#4786 – 2013 First-Class Forever Stamp - Music Icons: Lydia Mendoza

Condition
Price
Qty
- Mint Stamp(s)
Ships in 1-2 business days.i$1.90FREE with 520 points!
$1.90
- Used Single Stamp(s)
Ships in 1-2 business days.i$0.60
$0.60
7 More - Click Here
Mounts - Click Here
Condition
Price
Qty
- MM677A190x191mm 1 Vertical Black Split-Back Mount
Ships in 1-2 business days.i
$6.75
$6.75
- MM643215x44mm 15 Horizontal Strip Black Split-Back Mounts
Ships in 1-2 business days.i
$7.95
$7.95
- MM608642x42mm 5 Black Split-Back Mounts
Ships in 1-2 business days.i
$0.75
$0.75

U.S. # 4786
2013 46¢ Lydia Mendoza

Music Icons Series 

 

Crossing the Texas border, a four-year-old girl was doused with gasoline by immigration officials to kill lice. Putting poverty and humiliation behind, Lydia Mendoza (1916-2007) soon became the first icon of Mexican-American culture.

 

Like thousands of other immigrants fleeing the Mexican Revolution, the Mendoza’s made their home in the Texas borderlands and found work as migrant laborers. Lydia learned to play guitar from her parents and songs lyrics from collecting bubble gum wrappers, which had the words printed on them to promote music publishers.

 

The Mendoza women played music for money in plazas and cafes, a practice that was dominated by men. After the family hitchhiked to San Antonio, Lydia caught the attention of a local radio announcer. Live radio performances led to a recording contract in 1934. Lydia’s version of Mal Hombre, which she had learned from a gum wrapper, became an overnight success. Accompanied only by her 12-string guitar, Lydia’s clear, powerful song styling helped to make Tejano (Texas-Mexican) music popular.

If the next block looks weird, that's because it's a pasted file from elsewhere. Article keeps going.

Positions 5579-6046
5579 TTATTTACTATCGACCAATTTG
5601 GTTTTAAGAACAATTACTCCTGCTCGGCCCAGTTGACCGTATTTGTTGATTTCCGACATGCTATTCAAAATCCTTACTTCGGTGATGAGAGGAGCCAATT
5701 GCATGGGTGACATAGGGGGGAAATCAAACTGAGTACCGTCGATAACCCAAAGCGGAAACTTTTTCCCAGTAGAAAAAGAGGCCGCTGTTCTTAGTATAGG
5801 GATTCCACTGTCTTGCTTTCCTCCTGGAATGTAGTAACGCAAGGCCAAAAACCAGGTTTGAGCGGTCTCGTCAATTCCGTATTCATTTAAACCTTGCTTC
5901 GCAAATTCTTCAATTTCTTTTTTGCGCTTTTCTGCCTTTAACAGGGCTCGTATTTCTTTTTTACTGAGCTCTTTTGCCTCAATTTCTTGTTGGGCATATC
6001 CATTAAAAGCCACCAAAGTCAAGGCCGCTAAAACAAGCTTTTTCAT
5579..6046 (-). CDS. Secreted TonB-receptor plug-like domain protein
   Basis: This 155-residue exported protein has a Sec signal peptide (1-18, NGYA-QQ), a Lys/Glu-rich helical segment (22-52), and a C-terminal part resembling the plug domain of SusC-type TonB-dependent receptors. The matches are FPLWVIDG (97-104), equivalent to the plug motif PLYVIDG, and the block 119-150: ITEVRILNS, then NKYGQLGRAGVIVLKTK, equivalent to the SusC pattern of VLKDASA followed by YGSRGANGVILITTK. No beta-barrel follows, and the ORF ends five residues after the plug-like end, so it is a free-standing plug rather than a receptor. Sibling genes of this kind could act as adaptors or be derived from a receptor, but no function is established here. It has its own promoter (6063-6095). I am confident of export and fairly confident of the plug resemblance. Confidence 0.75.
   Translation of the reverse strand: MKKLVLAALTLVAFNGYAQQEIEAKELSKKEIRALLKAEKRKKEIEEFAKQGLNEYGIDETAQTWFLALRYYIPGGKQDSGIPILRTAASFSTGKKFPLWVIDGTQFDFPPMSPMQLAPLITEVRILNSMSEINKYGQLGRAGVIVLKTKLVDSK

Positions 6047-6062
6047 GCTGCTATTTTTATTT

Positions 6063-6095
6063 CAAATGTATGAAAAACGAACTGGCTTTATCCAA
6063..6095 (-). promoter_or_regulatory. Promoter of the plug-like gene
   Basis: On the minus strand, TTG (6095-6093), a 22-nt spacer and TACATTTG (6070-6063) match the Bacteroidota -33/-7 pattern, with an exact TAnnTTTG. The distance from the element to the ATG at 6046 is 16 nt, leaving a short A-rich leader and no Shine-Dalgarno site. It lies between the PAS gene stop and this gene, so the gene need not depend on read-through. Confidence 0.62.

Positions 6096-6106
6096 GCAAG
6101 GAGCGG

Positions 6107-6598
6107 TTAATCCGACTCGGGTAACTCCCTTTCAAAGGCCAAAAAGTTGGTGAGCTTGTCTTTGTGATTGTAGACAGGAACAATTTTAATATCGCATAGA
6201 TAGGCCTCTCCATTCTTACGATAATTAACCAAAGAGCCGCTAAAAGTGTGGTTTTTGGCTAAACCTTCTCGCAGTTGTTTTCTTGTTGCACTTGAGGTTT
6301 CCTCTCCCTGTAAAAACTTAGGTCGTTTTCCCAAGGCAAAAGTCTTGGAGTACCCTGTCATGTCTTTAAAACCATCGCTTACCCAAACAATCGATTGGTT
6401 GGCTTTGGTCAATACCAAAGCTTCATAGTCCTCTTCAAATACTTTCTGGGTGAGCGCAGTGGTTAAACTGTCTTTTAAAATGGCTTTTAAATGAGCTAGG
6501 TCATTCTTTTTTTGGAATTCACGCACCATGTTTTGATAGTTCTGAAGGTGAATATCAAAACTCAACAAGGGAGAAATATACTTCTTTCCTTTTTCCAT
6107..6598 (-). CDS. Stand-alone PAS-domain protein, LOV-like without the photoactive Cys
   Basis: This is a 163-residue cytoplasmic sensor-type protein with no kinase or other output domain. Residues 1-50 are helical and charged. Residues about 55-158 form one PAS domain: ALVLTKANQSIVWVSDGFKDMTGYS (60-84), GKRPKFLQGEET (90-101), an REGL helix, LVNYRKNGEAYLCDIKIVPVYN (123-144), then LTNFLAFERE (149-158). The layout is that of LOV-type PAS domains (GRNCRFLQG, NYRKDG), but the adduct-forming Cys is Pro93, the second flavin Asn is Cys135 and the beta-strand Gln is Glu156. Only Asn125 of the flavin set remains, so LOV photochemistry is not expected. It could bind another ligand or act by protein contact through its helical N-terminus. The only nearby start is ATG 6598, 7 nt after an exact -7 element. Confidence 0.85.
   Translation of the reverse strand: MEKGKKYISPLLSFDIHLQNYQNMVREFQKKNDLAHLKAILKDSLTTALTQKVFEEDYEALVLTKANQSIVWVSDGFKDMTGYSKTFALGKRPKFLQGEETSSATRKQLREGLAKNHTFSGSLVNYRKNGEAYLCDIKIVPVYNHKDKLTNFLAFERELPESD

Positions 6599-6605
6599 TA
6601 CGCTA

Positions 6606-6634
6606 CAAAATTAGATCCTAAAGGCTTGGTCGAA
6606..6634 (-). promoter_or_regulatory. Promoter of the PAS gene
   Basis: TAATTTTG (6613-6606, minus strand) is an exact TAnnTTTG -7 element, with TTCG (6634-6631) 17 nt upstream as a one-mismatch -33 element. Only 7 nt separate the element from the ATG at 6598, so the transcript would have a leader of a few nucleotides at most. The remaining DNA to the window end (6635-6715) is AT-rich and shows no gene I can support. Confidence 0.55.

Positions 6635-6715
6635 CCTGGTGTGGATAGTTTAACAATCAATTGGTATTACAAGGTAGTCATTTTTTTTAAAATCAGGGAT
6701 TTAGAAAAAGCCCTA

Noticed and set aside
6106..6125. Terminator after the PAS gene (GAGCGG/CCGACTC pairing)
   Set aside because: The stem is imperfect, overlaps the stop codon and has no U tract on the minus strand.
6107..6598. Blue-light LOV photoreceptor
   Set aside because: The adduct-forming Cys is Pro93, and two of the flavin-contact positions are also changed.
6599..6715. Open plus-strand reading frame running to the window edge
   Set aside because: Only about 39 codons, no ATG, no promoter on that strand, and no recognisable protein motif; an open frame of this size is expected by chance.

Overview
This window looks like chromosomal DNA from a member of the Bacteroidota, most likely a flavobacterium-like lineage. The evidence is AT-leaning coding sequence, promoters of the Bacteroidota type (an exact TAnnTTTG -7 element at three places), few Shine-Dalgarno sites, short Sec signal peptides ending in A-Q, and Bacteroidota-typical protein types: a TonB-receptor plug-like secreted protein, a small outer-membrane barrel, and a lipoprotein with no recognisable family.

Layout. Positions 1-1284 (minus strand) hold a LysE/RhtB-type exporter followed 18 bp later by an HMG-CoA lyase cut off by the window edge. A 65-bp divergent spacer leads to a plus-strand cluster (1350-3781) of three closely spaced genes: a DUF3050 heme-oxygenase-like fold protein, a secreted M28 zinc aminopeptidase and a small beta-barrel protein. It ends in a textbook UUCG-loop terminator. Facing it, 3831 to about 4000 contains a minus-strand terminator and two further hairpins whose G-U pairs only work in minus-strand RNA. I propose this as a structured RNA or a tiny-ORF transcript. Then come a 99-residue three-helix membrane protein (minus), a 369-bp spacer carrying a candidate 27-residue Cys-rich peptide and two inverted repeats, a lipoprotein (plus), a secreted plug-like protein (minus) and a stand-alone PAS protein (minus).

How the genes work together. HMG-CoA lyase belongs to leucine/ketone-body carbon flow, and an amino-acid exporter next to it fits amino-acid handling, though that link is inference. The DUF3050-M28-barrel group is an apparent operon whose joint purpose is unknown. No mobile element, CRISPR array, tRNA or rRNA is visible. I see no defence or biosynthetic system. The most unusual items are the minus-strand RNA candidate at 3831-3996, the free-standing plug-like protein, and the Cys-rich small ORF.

Known as the “Lark of the Border” and the Queen of Tejano music, Mendoza became the first Texan to receive the prestigious National Heritage Fellowship lifetime achievement award.

 

Designed by Greg Breeding, the Mendoza stamp includes a 1950s photograph behind a design similar to the Texas flag.  The stamp and full pane were designed to resemble a 45rpm record sleeve, with the pane picture part of a record peeking through the top. 

 

Value: 46¢ 1-ounce first-class letter rate
Issued:  May 15, 2013
First Day City:  San Antonio, TX
Type of Stamp: Commemorative
Printed by:
Avery Dennison
Method: Photogravure printing in sheets of 128 in 8 panes of 16
Perforation: Serpentine Die Cut 10 ¾

Self-Adhesive
Quantity Printed: 30,000,000 stamps

 

Lydia Mendoza has the distinction of being the first honoree in the U.S.P.S.’s Music Icons Series.  Begun in 2013, it pays tribute to performers representing a variety of eras and genres.  All the stamps and panes in the series are the same size, with the panes designed to look like record sleeves.

 

Read More - Click Here


  • 2018 First-Class Forever Stamp - The Art of Magic souvenir sheet of 3 2018 First-Class Forever Stamp - The Art of Magic souvenir sheet of 3